The left column of Fig. 4 shows the results of these experiments. We found the convergence speeds of the samplers to be highly dependent on whether we optimized the samplers in the maximum posterior mode (termed MAP-initialization: this partially eleminates the initial bias and burn-in phase) or whether the samplers were initialized randomly, as in a real-world application. Thus, we show both results: while the the right column shows random initializations, the left one shows MAP-initialization. The rows of Fig. 4 show results of IASG (top), SGLD (middle), and NUTS (bottom). Each entry shows the smallest and largest marginal variance of the posterior over iterations, as estimated from these methods, where we excluded the first 10 iterations to avoid large biases. We also give the standard deviations for these estimates based on 100 independent Markov chains. The solid red lines show the ground truth of these marginal variances. Fig. 5 shows additional results on the same experiments, where we display the posterior estimates of the three different samplers under the two different initializations.
We found that in both initializations, IASG can find a fast approximate solution to the posterior. It uses stochastic gradients which gives it a competitive advantage over NUTS (which uses full gradients) in particular in the early search phase of the sampler. Langevin dynamics behaves similarly at early iterations (it also employs stochastic gradients). However, compared to IASG, we see that the Langevin algorithm has a much larger standard error when estmating the posterior covariances. This is because it uses a decreasing Robbins-Monro learning rate that slows down equilibration at long times. In contrast, IASG uses a constant learning rate and therefore converges fast. Note that in practice a large variance may be as bad as a large bias, especially if posterior estimates are based on a single Markov chain. This is also evident in Fig.5, which shows that for random initialization, both NUTS and SGLD reveal less of the structure of the true posterior covariance compared to IASG.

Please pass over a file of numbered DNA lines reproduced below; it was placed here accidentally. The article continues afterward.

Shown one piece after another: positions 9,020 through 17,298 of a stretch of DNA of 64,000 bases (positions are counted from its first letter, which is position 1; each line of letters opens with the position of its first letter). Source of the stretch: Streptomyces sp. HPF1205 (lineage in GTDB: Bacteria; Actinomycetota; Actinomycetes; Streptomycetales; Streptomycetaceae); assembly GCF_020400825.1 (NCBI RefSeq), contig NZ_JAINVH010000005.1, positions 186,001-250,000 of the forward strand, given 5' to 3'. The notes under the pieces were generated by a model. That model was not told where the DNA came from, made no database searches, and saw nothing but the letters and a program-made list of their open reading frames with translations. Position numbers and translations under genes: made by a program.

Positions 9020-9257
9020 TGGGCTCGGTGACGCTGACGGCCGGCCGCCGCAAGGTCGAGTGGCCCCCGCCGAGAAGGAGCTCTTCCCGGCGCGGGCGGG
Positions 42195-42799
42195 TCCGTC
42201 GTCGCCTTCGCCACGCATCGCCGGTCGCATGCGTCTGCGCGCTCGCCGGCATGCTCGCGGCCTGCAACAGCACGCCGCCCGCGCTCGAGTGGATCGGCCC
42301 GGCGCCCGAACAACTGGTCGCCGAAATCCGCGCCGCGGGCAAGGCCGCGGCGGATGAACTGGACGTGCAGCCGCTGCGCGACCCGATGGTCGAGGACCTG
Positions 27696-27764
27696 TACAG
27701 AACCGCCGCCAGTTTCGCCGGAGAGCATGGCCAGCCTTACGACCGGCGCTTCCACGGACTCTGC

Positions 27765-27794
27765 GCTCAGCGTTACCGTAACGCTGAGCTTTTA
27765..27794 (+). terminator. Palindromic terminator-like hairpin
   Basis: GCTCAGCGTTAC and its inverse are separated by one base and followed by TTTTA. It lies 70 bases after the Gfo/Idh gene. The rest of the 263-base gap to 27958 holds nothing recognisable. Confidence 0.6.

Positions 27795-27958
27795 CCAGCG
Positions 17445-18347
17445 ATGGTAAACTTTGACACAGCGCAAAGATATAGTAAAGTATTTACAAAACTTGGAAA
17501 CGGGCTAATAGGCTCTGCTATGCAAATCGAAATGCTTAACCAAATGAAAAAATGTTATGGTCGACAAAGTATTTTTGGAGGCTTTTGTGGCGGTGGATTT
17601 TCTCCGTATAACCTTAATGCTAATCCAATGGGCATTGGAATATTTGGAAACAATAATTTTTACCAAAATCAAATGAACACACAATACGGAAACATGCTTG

When initialized in the posterior maximum, we see that all algorithms perform reasonably well (though SGLD’s estimates are still highly variable even after sweeps through the dataset). IASG converges to a stable estimate much faster than SGLD or NUTS, but produces slightly biased estimates of the smallest variance.
We test the hypothesis of Section 4.2, namely that constant SGD as a variational algorithm gives rise to a variational EM algorithm where we jointly optimize hyperparameters using gradients while drawing samples form an approximate posterior. To this end, we experimented with a Bayesian multinomial logistic (a.k.a. softmax) regression model with normal priors. The negative log-joint is
where indexes examples, indexes features and indexes classes. is the feature vector for the th example and is the class for that example. Eq. 35 has the degenerate maximizer , , which has infinite posterior density which we hope to avoid in our approach.
In all experiments, we applied this model to the MNIST dataset (training examples, test examples, features) and the cover type dataset ( training examples, testing examples, features).